Although no interior photos of the Keillor/Nilsson house have been included with the online listing for the property, Your Mama happened across a few images that were included in a 2006 article in the New York Times which shows a grumpy looking Mister Keillor standing in the 29-foot long “grand foyer” with its “exquisite staircase.” Before finding the NY Times article, Your Mama imagined the staircase to be an elaborately carved confection with a giant pineapple perched atop the newel post that would make even the most die-hard modernist misty eyed. The actual staircase, although not exactly what we expected, will definitely do in the jaw dropper department and would make an amazing setting for our pal Falsetta Knockers to make one of her nearly nekkid and notoriously naughty grand entrances.
The main floor, with its soaring 14 foot ceilings, features an inviting, book filled and wonderfully intellectual looking living room with tall and blessedly curtain free windows, a wood burning fireplace, a custom rug, and dee-lishus dentil molding. The pretty but slightly too grandma-ish dining room measures in at a banquet sized 20′ x 22′ which works well for entertaining all the good Luthrans from Lake Wobegon, and in the “cooks kitchen” we are completely unable to move beyond that industrial sized and potentially lethal pot rack looming over the room like a tiger ready to pounce on an unsuspecting dish washer. How do these Keillor/Nilsson people feel safe with all that copper and cast iron hanging up above their damn brains? Your Mama would need to strap on a football helmet just to dart into that room to snatch up a lime for a pitcher of gin and tonics.
Up the elegant and curving stairs to the second floor, five bedrooms, including a master bedroom that stretches an impressive 30′ feet long, share a couple of bathrooms. A commodious 16′ x 30′ family room completes the private family floor and two large rooms on the third floor tuck nicely under the eaves of the slate roof.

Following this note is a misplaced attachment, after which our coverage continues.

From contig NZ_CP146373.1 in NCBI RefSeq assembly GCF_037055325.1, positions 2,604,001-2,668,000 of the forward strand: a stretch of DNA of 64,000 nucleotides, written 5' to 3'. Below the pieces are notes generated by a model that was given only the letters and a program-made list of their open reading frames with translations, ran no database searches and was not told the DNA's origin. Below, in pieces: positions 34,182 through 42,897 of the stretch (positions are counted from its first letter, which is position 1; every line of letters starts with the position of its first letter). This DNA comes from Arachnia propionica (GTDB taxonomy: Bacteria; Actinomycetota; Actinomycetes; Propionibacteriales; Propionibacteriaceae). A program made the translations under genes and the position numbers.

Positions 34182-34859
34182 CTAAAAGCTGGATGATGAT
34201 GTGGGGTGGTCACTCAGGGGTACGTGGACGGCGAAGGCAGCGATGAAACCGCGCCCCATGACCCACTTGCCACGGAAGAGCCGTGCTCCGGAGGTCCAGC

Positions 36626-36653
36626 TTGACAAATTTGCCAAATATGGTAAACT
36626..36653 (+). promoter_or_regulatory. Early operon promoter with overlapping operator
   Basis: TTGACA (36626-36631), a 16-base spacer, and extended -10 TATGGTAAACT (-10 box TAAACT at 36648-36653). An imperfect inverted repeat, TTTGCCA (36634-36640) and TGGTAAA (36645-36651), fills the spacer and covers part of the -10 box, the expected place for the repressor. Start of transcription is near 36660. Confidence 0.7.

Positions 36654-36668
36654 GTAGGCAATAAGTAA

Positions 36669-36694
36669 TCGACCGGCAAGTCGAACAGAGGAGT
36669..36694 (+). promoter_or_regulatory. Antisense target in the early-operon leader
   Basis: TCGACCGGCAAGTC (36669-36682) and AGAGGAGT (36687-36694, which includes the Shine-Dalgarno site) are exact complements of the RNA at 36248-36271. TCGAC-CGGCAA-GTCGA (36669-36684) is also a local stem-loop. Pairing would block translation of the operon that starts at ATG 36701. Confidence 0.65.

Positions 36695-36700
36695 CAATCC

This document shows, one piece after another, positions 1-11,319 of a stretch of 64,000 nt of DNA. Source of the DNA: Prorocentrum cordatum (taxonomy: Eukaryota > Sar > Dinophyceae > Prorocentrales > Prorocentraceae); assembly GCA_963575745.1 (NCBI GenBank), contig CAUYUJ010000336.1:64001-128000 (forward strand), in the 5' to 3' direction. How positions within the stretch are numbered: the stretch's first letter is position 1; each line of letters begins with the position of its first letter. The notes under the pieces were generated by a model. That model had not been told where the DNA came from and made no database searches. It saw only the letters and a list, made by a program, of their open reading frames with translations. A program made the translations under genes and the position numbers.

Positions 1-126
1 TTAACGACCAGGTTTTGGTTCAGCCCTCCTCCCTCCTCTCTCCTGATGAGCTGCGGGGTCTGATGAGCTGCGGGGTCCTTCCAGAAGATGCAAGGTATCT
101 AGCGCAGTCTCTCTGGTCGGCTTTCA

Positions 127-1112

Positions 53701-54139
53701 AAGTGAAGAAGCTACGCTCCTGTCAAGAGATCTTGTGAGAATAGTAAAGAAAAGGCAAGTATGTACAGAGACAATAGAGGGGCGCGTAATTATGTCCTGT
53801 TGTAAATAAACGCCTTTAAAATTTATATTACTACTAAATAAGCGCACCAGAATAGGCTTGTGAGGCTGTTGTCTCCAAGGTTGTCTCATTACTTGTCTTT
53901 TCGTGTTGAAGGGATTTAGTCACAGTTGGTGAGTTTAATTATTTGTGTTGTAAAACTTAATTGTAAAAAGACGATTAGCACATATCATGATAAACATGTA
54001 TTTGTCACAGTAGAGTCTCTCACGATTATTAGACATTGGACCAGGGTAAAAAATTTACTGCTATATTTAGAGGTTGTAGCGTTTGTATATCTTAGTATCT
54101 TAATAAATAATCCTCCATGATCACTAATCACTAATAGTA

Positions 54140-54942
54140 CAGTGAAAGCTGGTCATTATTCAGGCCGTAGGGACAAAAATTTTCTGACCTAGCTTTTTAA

The big house sits on a relatively small .2 acre lot with a detached 2 car garage at the rear of the property and an itty bitty back yard that only old people could love because it’s really far too small for a swing set and a sandbox.
Your Mama hasn’t a clue whether Mister Keillor will be moving his little family to another posh residence in St. Paul or if perhaps they’ll all be headed back to New York City where Mister Keillor and Miz Nilsson own and maintain a 2-bedroom residence on the 12th floor of the legendary El Dorado on Central Park West. Interestingly Mister Keillor bought this apartment in 1987 for $800,000, sold it in 1993 for around $1,500,000 and property records show the that in June of 2006 the quirky radio yakker bought the very same 12th floor co-operative apartment for $3,600,000. Apparently he always regretted selling the park view place and the opportunity to wipe away that regret cost the much wealthier that we imagined radio host two million clams.